Globalization has become an unstoppable trend that is reshaping the world of commerce. Today's supply chains stretch from Dalian (in China) to Des Moines; retailers sell goods from Moscow to Manila; and chief financial officers from Santiago to Stockholm are trying to analyze profitability across a host of global markets.
However, from the perspective of the C-suite - and in particular, of CFOs - the world is not flat. Divergent economic growth rates, distinctive consumer preferences, varied competitive environments and different currencies, cultures, tax regimes and regulations all require strategies, management processes and operating models that can adapt to diverse and volatile market environments.
This makes the task of developing and managing credible plans and forecasts increasingly difficult in a world where the only certainty is uncertainty.
Globalization also brings events and trends originating on the other side of the world much closer to home at a moment's notice. Whether circumstances involve the volcanic ash disrupting European airspace in 2010, the Japanese earthquake of 2011 or the flooding this year in Thailand, commercial impacts now reach far beyond their origins. In earlier times the impact of such events was largely localized; now, global supply chains are disrupted and quarterly earnings targets are missed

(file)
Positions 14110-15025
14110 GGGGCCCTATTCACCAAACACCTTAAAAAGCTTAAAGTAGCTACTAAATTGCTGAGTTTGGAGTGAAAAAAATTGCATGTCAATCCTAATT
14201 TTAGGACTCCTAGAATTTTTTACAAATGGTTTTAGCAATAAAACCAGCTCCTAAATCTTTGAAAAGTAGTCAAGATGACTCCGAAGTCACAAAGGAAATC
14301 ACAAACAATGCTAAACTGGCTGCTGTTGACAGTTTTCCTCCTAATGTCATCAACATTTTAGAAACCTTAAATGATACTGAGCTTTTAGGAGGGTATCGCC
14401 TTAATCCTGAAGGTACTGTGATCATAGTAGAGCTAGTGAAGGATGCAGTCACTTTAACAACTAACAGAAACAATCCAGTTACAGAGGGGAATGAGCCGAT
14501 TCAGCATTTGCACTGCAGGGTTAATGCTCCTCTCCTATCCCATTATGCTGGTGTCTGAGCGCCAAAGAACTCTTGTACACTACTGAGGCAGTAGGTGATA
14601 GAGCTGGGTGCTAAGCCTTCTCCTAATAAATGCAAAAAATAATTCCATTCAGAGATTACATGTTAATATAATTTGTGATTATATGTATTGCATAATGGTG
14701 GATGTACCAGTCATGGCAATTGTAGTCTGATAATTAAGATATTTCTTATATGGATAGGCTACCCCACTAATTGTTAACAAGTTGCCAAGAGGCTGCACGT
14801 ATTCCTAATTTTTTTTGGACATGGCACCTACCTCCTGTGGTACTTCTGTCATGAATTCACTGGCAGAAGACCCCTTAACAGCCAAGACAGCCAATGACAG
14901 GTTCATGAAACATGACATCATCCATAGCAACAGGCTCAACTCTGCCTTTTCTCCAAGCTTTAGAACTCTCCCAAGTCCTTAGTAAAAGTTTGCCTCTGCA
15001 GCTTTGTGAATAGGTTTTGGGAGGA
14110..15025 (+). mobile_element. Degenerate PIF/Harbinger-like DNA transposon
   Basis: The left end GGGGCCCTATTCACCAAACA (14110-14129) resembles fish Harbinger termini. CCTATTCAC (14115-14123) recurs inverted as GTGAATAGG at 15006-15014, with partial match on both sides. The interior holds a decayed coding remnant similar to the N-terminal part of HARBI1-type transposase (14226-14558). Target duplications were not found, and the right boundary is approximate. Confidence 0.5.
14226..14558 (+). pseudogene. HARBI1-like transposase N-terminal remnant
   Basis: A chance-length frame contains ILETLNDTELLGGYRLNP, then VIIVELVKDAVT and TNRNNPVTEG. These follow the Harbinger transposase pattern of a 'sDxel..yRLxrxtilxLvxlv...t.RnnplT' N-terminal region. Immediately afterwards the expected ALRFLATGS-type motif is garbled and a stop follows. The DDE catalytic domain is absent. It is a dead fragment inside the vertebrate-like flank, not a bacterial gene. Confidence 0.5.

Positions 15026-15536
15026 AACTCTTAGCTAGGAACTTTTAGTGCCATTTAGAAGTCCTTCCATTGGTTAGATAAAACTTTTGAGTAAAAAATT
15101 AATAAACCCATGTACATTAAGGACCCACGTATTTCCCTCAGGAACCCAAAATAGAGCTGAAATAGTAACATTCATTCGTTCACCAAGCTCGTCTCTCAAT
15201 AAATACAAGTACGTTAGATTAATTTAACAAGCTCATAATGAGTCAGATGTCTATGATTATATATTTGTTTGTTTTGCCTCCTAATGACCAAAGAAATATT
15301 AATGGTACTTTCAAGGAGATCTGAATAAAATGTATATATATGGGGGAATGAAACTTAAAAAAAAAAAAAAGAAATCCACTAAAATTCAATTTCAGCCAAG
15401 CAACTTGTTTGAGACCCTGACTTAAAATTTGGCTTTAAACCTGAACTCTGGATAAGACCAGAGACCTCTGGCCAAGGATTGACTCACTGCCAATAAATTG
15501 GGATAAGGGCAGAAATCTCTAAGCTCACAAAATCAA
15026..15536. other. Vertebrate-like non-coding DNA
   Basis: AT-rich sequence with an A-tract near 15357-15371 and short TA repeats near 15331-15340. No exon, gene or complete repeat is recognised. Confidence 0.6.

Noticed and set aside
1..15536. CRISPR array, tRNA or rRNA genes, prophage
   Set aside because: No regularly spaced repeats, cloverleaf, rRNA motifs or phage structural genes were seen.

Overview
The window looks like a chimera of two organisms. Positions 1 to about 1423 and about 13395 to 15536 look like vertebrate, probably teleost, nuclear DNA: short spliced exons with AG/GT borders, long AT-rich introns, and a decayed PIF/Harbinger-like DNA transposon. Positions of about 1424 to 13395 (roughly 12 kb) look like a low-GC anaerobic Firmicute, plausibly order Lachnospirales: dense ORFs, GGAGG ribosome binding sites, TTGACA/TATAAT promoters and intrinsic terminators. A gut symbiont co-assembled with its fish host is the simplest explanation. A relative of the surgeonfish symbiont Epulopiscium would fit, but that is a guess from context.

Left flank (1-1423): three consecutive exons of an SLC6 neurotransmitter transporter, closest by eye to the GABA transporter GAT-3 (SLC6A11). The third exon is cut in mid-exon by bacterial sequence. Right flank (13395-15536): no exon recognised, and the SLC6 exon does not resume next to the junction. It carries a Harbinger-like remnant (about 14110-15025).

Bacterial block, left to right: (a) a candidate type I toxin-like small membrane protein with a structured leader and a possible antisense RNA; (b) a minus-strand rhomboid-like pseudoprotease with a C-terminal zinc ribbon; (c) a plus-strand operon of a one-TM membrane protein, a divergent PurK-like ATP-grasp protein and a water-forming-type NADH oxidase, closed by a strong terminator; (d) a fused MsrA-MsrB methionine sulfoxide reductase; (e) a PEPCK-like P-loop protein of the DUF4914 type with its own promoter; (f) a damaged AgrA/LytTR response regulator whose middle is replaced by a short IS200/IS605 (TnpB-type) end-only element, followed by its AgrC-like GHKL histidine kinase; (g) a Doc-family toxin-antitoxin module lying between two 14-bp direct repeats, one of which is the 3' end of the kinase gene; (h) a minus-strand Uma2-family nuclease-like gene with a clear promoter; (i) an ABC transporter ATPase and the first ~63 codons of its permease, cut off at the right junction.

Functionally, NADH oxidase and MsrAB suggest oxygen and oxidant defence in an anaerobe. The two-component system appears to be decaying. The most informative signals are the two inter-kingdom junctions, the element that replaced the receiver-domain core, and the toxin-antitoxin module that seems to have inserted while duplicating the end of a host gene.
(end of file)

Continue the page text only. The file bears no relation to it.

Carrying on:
As the function tasked with allocating funding for growth and driving expense management, finance is central to the task of successfully navigating the global business environment. Yet today's finance functions may not meet the demands of this changing role.
What is required is a new operating model for finance: CFOs must transform their functions to support flexible and scalable global operating models that allow organizations to find advantage and growth in the midst of volatility and uncertainty.
Managers everywhere have found that the traditional rules and processes governing their actions are ineffective. The bedrock of the management process is composed of multi-year strategic plans, detailed annual budgets, quarterly forecasts and monthly financial reports that do little to accommodate uncertainty and volatility.
Two of the most significant challenges associated with thriving in today's more global and volatile environment are managing performance across a broad range of markets and planning for uncertainty and volatility.
Globalizing Performance Management
To help companies manage performance across a broad range of markets and circumstances, finance should implement and monitor metrics...